Located on 500-7 Baekhyeon-dong in Bundang-gu, Sanduellae has some seriously yum Korean food that’s hella affordable. It’s actually one of my grandma’s favorite restaurants in the area, and it’s easy to see why. They have two options available (23won pp or 28won pp), and you can’t order a la carte so keep that in mind when making reservations. They have specific seating times so you have to call ahead.
Sanduellae has an almost whimsical vibe. The exterior’s covered in flowers, and the interior reminds you of something you’d see from Alice in Wonderland. You’ll either love it or think it’s tacky AF, but either way you’ll enjoy the food so I guess that’s all that matters. Like I mentioned, you have a choice between two sets, but everyone at your table needs to get the same thing because they serve food family style.
The meal started off with a warm bowl of hobakjuk (the squash porridge pictured above). It doesn’t sound particularly exciting, but trust me when I say it’s surprisingly delicious. It’s healthy too, as long as you don’t overdo it on the sugar front.
It’s made with squash and glutinous rice, and you can dress it up all fancy with rice cakes, pumpkin seeds and more. This version was fairly simple, but I preferred it because the flavor of the squash really came through. It was a nice consistency too, not too thick, not too watery.
Next came the salad course. This was very standard so I’m not gonna go into deets, but their homemade dressing was nice. I like all things mustard so I was happy to discover that it was a prominent flavor! I tend to like asian dressings though so I’m biased.
Then we got a plate of haepari naengchae, which is otherwise known as jellyfish slaw. This staple is best served cold, and it’s fun to shoot because it has so many different colors and textures. Jellyfish is sold dry so you gotta soak it completely to let the protein rehydrate fully.
You can add whatever veggies you want to the mix, but carrots and cukes are the most common. The dressing’s made with yellow mustard, which kind of tastes like wasabi so expect a kick. I know jellyfish isn’t super common in the states, but it’s worth trying! It doesn’t taste fishy or anything so don’t worry. In fact, it doesn’t really taste like anything, it’s more about the texture. You’ll see what I mean once you eat it yourself!
Course 4 was sogogi chapsalgui, and it’s a type of jeon (korean pancake). There were various pieces for us to share, and it came with a very common but delicious sesame oil dipping sauce. Think thin slices of beef coated with sweet rice powder, pan fried to crispy deliciousness.
Then came their tangpyeong-chae (aka mung bean jelly salad). This dish has a lot of history behind it, like it’s been around since the Joseon dynasty. Their version’s made with julienned nokdumuk, egg, beef and dried seaweed, but you can find different variations all around. This wasn’t my favorite dish of the night, but it was tasty in a very subtle way. The flavors were almost muted, but it was strangely addicting.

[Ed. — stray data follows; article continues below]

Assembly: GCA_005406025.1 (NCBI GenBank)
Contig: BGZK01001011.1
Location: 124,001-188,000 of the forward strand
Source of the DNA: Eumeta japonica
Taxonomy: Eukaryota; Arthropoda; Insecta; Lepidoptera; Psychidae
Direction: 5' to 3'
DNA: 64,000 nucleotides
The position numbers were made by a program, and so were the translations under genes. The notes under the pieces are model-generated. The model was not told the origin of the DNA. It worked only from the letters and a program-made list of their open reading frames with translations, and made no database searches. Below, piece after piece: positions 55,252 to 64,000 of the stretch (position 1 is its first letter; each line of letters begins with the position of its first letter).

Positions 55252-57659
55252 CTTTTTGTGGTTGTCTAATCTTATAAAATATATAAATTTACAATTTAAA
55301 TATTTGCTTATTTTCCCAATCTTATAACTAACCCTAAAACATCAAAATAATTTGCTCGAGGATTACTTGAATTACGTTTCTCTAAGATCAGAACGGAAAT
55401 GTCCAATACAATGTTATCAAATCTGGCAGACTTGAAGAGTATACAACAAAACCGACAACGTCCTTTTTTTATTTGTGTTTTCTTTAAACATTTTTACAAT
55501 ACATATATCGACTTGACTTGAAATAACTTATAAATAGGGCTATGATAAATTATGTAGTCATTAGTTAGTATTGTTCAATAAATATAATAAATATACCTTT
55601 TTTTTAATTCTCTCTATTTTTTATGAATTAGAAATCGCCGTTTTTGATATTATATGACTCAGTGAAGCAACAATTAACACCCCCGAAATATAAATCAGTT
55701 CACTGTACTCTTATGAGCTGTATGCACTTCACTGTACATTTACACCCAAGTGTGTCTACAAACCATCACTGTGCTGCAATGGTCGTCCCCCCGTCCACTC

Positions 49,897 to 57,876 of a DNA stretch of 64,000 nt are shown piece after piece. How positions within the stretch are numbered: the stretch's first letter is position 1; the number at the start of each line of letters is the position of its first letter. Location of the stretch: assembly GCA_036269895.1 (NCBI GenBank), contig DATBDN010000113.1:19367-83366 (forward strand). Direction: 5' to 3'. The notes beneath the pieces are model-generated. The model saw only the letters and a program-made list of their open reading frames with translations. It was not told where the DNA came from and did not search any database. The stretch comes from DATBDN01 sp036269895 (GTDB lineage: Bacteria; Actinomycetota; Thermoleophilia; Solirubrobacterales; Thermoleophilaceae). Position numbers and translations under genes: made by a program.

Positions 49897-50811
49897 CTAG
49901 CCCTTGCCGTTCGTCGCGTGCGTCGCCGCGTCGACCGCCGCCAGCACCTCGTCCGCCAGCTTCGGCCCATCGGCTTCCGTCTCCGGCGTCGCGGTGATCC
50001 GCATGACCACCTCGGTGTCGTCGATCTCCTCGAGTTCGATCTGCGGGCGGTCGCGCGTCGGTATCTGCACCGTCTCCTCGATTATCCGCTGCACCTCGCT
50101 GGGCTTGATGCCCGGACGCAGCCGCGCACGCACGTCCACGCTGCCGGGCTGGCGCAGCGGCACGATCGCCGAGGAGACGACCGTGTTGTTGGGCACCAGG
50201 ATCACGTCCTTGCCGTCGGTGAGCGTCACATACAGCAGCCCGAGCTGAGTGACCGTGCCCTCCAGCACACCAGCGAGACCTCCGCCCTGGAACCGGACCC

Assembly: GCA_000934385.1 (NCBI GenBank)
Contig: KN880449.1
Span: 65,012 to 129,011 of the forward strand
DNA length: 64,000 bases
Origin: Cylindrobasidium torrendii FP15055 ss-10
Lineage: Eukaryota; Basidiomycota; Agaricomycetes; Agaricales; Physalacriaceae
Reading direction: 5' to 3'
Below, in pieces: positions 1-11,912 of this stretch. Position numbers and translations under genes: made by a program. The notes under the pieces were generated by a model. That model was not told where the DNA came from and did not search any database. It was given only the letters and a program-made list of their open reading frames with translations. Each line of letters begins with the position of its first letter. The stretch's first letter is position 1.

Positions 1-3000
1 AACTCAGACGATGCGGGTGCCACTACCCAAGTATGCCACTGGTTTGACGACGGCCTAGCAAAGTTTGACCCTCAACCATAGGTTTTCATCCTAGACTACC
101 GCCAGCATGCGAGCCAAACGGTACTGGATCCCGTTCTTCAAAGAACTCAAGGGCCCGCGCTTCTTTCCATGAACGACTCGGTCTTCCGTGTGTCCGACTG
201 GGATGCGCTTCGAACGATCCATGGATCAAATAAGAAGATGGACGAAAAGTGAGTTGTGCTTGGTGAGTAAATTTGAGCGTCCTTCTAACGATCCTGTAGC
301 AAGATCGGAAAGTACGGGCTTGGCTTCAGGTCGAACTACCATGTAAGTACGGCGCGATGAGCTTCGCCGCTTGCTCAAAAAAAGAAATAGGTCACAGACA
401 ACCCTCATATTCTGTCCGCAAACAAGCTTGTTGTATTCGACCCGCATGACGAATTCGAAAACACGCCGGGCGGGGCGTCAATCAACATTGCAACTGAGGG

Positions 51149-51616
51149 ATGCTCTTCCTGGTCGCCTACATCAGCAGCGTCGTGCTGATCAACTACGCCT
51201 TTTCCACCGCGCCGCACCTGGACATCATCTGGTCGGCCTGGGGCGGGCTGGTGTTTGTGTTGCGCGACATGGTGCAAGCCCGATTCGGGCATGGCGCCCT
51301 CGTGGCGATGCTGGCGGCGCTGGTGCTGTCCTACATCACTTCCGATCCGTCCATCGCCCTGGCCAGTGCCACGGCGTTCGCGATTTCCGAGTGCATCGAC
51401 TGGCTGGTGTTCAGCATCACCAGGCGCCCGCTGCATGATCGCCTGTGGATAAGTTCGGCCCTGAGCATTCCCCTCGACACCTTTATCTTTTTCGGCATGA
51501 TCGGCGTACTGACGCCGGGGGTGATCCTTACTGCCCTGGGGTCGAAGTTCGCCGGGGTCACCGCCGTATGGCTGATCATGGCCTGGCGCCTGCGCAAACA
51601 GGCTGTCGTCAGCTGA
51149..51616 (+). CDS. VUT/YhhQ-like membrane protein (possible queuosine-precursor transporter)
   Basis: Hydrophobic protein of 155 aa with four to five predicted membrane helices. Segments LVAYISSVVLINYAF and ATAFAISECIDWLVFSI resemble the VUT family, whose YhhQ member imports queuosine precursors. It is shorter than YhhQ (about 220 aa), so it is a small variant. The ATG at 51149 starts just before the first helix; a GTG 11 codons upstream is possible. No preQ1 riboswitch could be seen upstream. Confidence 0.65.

Now, their yeolmu (summer radish) kimchi’s not listed, but it was so good I had to mention it. You can ask for refills so keep that in mind when you’re there. It’s honestly some of the best kimchi I’ve ever had so yeah, keep your expectations high. Think super refreshing with incredible flavor and texture.
Here’s a shot of their bossam, one of the main courses of the evening. It’s thinly sliced pork belly served with a side of daikon radish salad. I would’ve enjoyed this dish more if I hadn’t visited Jeju Island – ICYMI, I blogged about 6 must try dishes here a while back.
To give you guys a quick refresher, they’re known for their heuk dweji or black pig, and it’s some of the best meat I’ve ever tasted. Each bite melts in your mouth, and it’s as tender as can be. Although Sanduellae couldn’t compete, I still enjoyed the dish immensely because who doesn’t like pork belly? The accompanying slaw was crunchy and flavorful, and I liked that they went hard on spice.
Then came more jeon!!!!! These are much more common than the sogogi chapsalgui featured earlier. As you can see, they gave me two different kinds: the yellow one’s made with meat, and the green’s made with veggies. Dip ’em in soy sauce for a little extra flavor and throw on some kimchi to take things up a notch.
Anddddd onto the last big entree of the night: their nakji bokkeum. This dish was made with chopped octopus, onions, cabbage, carrots and zucchini, and it was spicy as hell. The marinade contained hella gochujang (red chili pepper paste), and it tasted as hot (if not more) as it looked. It came with some noodles on the side to temper the heat, but I enjoyed eating it as a banchan with my rice.
My last course was, drumroll please, doenjang jjigae + an assortment of banchan. This is a very popular stew that’s made with fermented soybean paste. It’s classic Korean comfort food at it’s finest. It’s loaded with protein and veggies so think of it as a guilt-free splurge. It has a very intense smell and taste though so you’re either going to love it or hate it.
After dinner, they gave me coffee in their tea garden. It was a beautiful space with lots of flowers and lights. I kind of felt like I was in a magical wonderland of sorts. I spent a good half hour here relaxing with my family so it was a good time. If you’re staying near Bundang-gu, I highly recommend Sanduellae!
This was actually my second time there – I went three years ago – and their menu hasn’t changed since then. Crazy right? Like EVERYTHING was exactly the same, but I guess they don’t want to fix what’s not broke. Definitely let me know what you think if you end up going, and keep an eye out for more travel content, Nomsters.